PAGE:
Passing the Written.
We've all been there. It's written results day, and after four weeks of the exam taking a back seat it’s here again. You spend all day watching for the results, checking The College twitter feed, refreshing your inbox, waiting. Then it happens, the email drops into your inbox. There's your candidate number and the word ‘PASS’ emblazoned next to it.
Congratulations, you've done it, you're halfway there. Ride the crest of this wave to the end of your exams.
In passing The Written you will have gained the knowledge you need to pass the remainder of the exam. It's now a case of honing your presentation so that you can shine when you arrive at The College.
But how do you do that? How do you communicate your vast knowledge in a clear and concise manner? How do you learn to do this in 6 to 8 weeks?
The short answer is practice.
The long answer is that there is an entire set of inter-related skills that are pivotal when communicating clearly under pressure.
The OSCE and VIVA require different but complementary approaches. Neglect either at your peril.
What you need
The greatest asset you have in preparing for the OSCE/VIVA is people. You need to feel comfortable talking at length, and you don't have to be selective in who you talk to. There are some higher yield opportunities than others, in order of personal preference these are:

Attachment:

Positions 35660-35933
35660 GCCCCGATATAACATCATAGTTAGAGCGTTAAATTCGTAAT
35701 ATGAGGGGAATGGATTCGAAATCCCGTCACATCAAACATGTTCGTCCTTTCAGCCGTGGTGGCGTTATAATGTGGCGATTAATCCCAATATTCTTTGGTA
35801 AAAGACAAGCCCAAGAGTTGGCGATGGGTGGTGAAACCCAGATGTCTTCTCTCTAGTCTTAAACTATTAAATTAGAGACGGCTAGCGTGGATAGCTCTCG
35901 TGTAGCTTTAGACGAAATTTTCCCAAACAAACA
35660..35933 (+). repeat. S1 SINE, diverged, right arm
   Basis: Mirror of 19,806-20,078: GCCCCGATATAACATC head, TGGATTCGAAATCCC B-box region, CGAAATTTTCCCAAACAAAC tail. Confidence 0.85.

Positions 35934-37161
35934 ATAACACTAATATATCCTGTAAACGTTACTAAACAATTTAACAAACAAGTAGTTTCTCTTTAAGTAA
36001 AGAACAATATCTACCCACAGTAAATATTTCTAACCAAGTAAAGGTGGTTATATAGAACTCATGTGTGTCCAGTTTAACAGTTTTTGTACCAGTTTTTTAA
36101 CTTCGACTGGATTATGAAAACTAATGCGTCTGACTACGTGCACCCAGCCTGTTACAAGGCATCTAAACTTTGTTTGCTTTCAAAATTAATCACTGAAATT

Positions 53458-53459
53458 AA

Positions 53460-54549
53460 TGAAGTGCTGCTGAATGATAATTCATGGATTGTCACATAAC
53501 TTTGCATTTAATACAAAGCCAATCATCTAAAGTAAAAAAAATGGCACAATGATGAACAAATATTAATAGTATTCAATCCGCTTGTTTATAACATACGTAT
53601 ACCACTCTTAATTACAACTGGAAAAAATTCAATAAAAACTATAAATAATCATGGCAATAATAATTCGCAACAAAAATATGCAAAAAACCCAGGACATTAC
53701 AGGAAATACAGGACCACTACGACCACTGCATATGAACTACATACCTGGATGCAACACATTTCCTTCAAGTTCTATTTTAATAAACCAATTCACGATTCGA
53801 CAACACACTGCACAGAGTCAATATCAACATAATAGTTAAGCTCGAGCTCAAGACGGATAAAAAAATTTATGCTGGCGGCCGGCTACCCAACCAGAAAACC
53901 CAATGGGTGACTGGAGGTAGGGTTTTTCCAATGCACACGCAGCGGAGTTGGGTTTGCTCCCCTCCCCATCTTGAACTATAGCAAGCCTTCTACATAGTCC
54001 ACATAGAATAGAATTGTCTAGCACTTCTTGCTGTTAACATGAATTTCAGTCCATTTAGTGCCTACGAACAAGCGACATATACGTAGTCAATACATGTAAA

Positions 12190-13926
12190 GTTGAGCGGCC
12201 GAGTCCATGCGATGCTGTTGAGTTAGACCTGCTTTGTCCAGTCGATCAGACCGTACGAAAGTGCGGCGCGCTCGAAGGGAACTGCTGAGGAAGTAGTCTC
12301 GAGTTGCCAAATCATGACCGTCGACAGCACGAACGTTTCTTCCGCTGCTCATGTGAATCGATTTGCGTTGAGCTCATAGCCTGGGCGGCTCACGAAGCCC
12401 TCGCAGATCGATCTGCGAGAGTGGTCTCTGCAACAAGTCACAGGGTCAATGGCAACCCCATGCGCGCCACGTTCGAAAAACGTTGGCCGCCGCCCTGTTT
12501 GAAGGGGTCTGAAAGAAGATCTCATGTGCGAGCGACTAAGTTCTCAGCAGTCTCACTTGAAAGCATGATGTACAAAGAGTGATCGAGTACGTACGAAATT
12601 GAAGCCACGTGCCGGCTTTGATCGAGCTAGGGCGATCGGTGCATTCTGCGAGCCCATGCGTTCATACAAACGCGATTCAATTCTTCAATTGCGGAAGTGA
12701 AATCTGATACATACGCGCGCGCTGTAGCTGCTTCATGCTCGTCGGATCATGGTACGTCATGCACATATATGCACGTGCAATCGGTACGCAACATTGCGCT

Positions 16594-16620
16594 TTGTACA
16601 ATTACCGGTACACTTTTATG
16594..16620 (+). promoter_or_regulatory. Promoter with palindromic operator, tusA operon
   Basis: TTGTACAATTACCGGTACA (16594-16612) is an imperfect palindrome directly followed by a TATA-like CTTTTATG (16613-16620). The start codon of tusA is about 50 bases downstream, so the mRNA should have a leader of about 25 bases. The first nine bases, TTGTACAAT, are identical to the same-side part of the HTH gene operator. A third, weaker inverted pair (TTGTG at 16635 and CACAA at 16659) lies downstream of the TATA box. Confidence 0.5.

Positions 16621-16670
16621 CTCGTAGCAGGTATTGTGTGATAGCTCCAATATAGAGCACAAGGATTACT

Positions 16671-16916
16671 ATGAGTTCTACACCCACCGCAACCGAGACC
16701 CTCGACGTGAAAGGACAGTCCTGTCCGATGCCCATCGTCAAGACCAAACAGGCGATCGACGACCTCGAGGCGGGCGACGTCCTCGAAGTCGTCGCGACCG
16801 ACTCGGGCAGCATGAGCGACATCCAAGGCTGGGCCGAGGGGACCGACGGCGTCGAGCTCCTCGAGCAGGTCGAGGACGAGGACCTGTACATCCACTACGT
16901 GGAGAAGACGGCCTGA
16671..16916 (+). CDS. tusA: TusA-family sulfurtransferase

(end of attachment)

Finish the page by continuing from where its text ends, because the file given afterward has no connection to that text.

- A trusted, critical friend. Especially one who has done or is doing the exam. They need to be a good enough friend to be honest with you when your performance requires improvement, but kind enough to tell you in a way that is productive rather than punitive.
- Consultants. They can be a brilliant resource. Practicing with a boss introduces a formal element similar to the exam. However, be mindful that for many consultants the experience of the exam may be a distant memory (or they haven’t had personal exam of sitting FFICM) Their ability to generate a pressure similar to the exam may be limited. Speaking from experience, it can also be hard for a senior to provide an honest and well-meaning critique in a way that does not inadvertently harm your confidence.
- Junior Colleagues. As the saying goes, if you can't teach it, you don't understand it. Take every opportunity you have to teach as the chance to practice your viva techniques. Be aware that they may not question or interrupt you like an examiner would, but it is a good way to explore the limits of what you know with a captive audience.
But what do you talk to these people about?
Subjectively this will be both the fastest and slowest 3 hours of your life.
Rapid, quick-fire knowledge wins the day here. The skill is being able to quickly recite facts with no wasted words. You must be able to think fast and flexibly.